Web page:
Wilson admires Tommy because “I’m all about people walking in their power. She’s unapologetic about who she is. She has experienced trauma. She has lost everything except a brown paper bag and the clothes on her back. Yet she’s still moving and shaking and trying not to miss a beat.”

The revolutionaries, Wilson explained, had recruited Tommy to exemplify the poorest of the poor, someone to be pitied, a victim. “She turns out to be the sun. She turned out to be the leader,” Wilson said. “She becomes the voice of the people.”

Wilson, who grew up in Philadelphia and will graduate from Temple University in May with a bachelor’s degree in theater, thinks EgoPo’s timing for “Wine in the Wilderness” is significant in light of the protests that broke out around the nation following the May 25, 2020, murder of George Floyd by Minneapolis Police Officer Derek Chauvin.

“As a Black woman, watching our men just disappear daily for no reason is traumatizing, and as a people, it’s enough to put you up in arms,” Wilson said. “There’s a current that has been running for decades. After a while, that quiet storm will emerge, and it will be a storm that no one could control.”

Maybe though, theater can make a difference, illuminating the experiences of others. “We’re so divided now,” Wilson said. “I think all theater is built for change and to change one person at a time.”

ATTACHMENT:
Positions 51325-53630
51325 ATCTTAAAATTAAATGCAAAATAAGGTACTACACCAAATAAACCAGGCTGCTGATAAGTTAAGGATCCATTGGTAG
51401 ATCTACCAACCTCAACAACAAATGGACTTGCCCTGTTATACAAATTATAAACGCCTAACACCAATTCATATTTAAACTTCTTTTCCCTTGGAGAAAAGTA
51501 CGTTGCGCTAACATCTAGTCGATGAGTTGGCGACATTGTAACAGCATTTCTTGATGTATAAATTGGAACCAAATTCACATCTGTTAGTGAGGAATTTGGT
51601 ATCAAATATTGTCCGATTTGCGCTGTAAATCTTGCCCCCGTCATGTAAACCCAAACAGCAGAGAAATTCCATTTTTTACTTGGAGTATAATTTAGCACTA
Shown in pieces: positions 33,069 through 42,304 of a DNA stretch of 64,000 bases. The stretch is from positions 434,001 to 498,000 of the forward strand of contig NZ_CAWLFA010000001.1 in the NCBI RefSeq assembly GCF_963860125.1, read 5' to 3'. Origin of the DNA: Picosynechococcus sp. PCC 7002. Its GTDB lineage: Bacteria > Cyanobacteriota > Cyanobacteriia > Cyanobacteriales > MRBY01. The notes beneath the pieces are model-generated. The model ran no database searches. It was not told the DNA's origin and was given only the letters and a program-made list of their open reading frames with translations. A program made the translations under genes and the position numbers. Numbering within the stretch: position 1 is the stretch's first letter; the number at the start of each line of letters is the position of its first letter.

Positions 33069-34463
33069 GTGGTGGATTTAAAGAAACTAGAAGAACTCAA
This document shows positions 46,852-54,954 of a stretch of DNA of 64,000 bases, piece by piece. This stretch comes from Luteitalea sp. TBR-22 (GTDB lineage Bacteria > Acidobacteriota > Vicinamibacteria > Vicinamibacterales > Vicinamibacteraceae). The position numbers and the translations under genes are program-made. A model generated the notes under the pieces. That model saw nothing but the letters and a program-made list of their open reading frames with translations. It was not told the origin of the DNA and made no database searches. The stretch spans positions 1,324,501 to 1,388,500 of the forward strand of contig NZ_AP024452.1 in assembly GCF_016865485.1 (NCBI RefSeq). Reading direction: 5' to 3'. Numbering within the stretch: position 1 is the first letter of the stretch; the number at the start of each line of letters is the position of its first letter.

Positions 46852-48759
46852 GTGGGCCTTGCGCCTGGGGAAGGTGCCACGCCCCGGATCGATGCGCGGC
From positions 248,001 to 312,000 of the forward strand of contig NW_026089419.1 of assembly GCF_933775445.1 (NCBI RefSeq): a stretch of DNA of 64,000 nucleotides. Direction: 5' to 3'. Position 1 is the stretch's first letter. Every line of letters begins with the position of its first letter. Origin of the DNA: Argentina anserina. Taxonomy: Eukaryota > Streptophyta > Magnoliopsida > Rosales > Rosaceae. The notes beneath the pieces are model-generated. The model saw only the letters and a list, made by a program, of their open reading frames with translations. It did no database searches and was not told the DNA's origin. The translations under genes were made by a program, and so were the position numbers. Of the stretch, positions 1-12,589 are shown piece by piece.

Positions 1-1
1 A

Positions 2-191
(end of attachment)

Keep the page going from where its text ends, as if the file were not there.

Directed by Damien J. Wallace, “Wine in the Wilderness” also features Andre G. Brown, costarring as Harlem painter Bill Jamerson.

Jan. 19 through Jan. 30 at the Louis Bluver Theatre at the Drake, 302 S. Hicks St., Philadelphia. For tickets, information, egopo.org or 215-273-1414. Masks and proof of vaccination required. Also available virtually Jan. 25-30.

‘I and You’ at Bristol

With “I and You” opening next week, the timing seems spot on, but Bristol Riverside Theatre producing artistic director Amy Kaissar swears it’s strictly coincidental. Playwright Lauren Gunderson’s work was chosen well before the pandemic, Kaissar said. The plot involves an immunocompromised teenage girl who must attend high school remotely and the relationship she builds with a high school athlete who drops off an English assignment. It’s about youth, love, life, and connection.